Referendum approved, council delighted

Medford Township residents approved a referendum to retain trash collection and increase property taxes by $325 for the average homeowner on Tuesday, April 17, representing a 25 percent increase above the state-mandated 2 percent cap.

Unofficial results had 3,574 residents voting “yes,” and 2,729 voting “no.”

There are 17,138 registered voters in Medford.

The township was waiting on the results from the absentee ballot as of Thursday, April 19, but municipal clerk Kathy Burger said that those votes would not sway the outcome of the vote.

Mayor James “Randy” Pace said the trust residents placed in the town council humbled him.

“I’m very pleased that the residents of Medford had the opportunity to express their opinion at the polls,” he said.

Deputy Mayor Frank P. Czekay, Councilman Jeff Beenstock and Councilman Chris Buoni expressed similar sentiments.

“It’s the first time in my life that I’ve been happy over a tax increase,” said Buoni. “I don’t like taxes. I don’t think anyone does.”

“Having to pay more in taxes hurts,” he said, but Medford is aware of the deep-set problems at hand and the need for a solid solution.

“Medford residents want to address the problems in the town,” he said. “They want to correct the problems.”

The good news, Buoni said, is that the potential removal of trash collection as a municipal service would not be sent to the polls in the near future.

“Trash will never be on the table again,” he said. “At least not during my four years on township council. That would be an absolute betrayal of trust.”

Czekay was pleased that more than 6,000 residents voted.

“Passage of the referendum allows our community to turn the page on almost a decade of financial mismanagement and neglect and start a new chapter,” he said. “Our focus from this point forward will be to seek out more efficient and cost-effective ways to provide services to our residents and aggressively encourage new business development in the village and the Route 70 corridor.”

Medford is still on the mend from years of mishandling, said Beenstock..

“It is important to remember that, even with the successful referendum, it will take some time for the public works services, such as brush collection and bulk trash, to begin again,” he said. “We also need, as a community, to do whatever we can to continue to tighten our belts and reduce municipal expenses. This will mean that the public works services to be provided will not be at the previous levels, but will allow for proper treatment of all residents on a responsible basis.”

“The vote (on April 17) is the first step in making Medford financially healthy again,” Beenstock said.

Pace said the outcome of the vote gives the committee “breathing room” for dealing with town issues, calling the approval “one step in a hundred mile journey.”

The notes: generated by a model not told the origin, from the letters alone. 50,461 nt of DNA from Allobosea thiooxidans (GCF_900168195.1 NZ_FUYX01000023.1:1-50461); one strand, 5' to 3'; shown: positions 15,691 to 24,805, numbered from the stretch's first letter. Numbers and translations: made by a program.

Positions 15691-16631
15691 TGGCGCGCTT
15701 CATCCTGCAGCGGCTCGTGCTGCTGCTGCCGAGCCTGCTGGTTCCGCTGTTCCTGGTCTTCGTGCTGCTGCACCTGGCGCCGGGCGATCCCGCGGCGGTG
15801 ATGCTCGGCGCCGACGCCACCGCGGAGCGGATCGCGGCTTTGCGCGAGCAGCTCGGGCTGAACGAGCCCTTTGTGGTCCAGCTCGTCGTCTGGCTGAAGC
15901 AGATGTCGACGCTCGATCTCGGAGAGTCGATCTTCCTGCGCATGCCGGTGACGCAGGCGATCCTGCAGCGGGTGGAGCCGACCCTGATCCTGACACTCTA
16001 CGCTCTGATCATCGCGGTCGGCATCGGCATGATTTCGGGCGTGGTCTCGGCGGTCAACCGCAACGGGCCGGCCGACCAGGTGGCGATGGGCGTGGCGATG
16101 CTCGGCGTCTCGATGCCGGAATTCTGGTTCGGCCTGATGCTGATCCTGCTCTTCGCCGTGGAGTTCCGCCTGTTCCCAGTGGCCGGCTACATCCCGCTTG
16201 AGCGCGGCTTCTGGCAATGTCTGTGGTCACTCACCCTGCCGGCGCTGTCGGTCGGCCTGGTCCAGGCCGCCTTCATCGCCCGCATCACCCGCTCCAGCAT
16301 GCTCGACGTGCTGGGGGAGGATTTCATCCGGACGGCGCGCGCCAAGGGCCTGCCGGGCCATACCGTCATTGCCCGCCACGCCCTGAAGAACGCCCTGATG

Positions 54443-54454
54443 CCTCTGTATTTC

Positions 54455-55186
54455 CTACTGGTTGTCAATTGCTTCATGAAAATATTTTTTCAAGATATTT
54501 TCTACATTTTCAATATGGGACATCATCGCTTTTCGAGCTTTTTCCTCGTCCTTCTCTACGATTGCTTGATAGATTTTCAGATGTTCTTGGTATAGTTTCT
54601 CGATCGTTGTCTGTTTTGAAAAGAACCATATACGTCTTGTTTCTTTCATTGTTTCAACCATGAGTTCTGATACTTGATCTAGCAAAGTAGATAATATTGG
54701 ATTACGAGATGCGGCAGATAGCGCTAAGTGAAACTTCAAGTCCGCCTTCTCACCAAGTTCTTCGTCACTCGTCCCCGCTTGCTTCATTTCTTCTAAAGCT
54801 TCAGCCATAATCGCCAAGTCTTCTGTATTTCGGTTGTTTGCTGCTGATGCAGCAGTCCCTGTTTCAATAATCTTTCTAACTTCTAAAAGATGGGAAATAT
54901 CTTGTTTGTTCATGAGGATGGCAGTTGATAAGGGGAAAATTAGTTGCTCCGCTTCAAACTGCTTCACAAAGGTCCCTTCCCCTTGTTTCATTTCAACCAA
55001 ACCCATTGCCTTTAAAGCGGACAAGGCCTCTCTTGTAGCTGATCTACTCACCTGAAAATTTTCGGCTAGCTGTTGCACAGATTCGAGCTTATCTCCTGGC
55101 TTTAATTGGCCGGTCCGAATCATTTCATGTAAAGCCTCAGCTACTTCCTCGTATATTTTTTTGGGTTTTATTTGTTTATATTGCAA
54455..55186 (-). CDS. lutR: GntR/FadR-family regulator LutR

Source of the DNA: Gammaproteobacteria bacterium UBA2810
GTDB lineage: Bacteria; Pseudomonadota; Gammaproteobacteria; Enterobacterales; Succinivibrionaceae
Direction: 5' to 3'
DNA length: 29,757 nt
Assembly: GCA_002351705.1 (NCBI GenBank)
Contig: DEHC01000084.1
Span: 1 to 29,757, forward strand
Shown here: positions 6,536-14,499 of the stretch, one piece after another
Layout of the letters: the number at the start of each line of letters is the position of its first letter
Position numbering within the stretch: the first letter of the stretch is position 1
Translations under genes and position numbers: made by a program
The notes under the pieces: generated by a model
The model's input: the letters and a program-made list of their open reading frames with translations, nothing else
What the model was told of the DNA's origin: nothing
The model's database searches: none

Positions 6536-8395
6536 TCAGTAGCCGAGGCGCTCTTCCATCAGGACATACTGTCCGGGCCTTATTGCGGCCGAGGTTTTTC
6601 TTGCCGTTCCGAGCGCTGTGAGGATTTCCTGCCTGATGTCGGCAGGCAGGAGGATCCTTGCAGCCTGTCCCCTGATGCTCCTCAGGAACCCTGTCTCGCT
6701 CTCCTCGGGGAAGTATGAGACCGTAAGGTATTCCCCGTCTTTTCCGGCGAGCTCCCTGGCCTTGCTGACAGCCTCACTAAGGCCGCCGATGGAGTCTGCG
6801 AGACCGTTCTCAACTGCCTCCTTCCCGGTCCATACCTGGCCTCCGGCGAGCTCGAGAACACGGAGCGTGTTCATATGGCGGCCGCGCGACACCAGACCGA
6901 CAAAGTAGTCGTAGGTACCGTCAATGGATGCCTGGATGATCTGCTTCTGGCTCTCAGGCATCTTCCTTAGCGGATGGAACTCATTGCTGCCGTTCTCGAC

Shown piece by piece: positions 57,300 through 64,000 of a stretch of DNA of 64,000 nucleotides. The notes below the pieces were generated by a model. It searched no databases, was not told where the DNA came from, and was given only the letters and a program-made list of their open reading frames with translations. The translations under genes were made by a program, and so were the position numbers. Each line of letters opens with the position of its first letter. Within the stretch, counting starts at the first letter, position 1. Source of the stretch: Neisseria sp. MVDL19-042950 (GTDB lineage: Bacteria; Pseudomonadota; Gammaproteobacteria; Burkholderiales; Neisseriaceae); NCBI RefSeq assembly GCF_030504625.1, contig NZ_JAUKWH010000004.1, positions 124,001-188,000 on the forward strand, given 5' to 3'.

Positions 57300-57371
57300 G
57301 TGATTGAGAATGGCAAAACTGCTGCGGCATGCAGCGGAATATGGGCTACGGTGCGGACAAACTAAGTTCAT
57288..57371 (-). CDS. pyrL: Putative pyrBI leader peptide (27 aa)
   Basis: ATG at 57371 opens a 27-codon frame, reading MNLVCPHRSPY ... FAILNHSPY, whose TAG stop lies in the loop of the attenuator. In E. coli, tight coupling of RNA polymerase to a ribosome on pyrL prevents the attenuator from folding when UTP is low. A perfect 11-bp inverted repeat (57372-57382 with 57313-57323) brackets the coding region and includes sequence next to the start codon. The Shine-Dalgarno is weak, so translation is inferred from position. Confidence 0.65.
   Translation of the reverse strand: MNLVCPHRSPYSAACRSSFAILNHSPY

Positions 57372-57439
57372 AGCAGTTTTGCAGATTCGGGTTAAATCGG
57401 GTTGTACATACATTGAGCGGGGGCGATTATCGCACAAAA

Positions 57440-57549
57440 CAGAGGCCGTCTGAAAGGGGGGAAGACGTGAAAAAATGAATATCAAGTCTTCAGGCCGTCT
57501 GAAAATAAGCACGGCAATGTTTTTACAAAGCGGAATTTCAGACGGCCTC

As a response to Gov. Christie’s glaring disapproval of the referendum, Pace said, “Let him be governor — and I’ll be mayor.”

“The problem doesn’t lie in Medford,” he said. “It lies in government waste and government fraud and abuse, and nobody seems to be addressing it. All I want to do is give the governor the facts. There’s 566 municipalities. He’s got other things to do.”

Resident Donna Symons, who attended numerous council meetings prior to the vote, said she was happy with the results.

“It wasn’t all about trash,” she said. “Attending the budget meetings presented by council and the township manager provided insight as to where we stand fiscally. This information enabled us to make an educated decision.”

Pace urged residents to not fall asleep to the issues facing the town now that the referendum passed.

“It’s important that the public stay engaged,” he said. “If they don’t, it’ll never get fixed.”

The public should continue to monitor every level of government, he said.

According to township manager Christopher Schultz, the township has been able to “substantially close” the gap in the budget created by years of no tax increases and one-time fixes.

“As the tax rates have not been struck yet, and won’t be until late June (or) early July by the county tax board, I anticipate the percentage to increase from the current 11.66 percent residents pay to the local government of the overall tax bill,” he said.

From prior budget hearings presented by Schultz, services to be restored as a result of the vote include once per week trash collection, pick up of bulk trash once per quarter, Saturday yard hours once a month, brush collection twice each year, leaf collection once a year with the first zone being picked up twice — and Christmas tree collection.

Czekay said the financial health of the town would be more stable now thanks to the referendum.

As a still-new council, Buoni said he wasn’t sure if the public would trust the members yet.

“This early on in our administration, I wasn’t sure if we had earned it yet,” he said. “It’s gratifying to see that they’re willing to believe in us.”

He says he is delighted to be able to help make a dent in the town’s problems, as he reminisced on past years of sitting on his porch with Pace looking for solutions.

“In the grand scheme of things, this is one step in the right direction,” Pace said.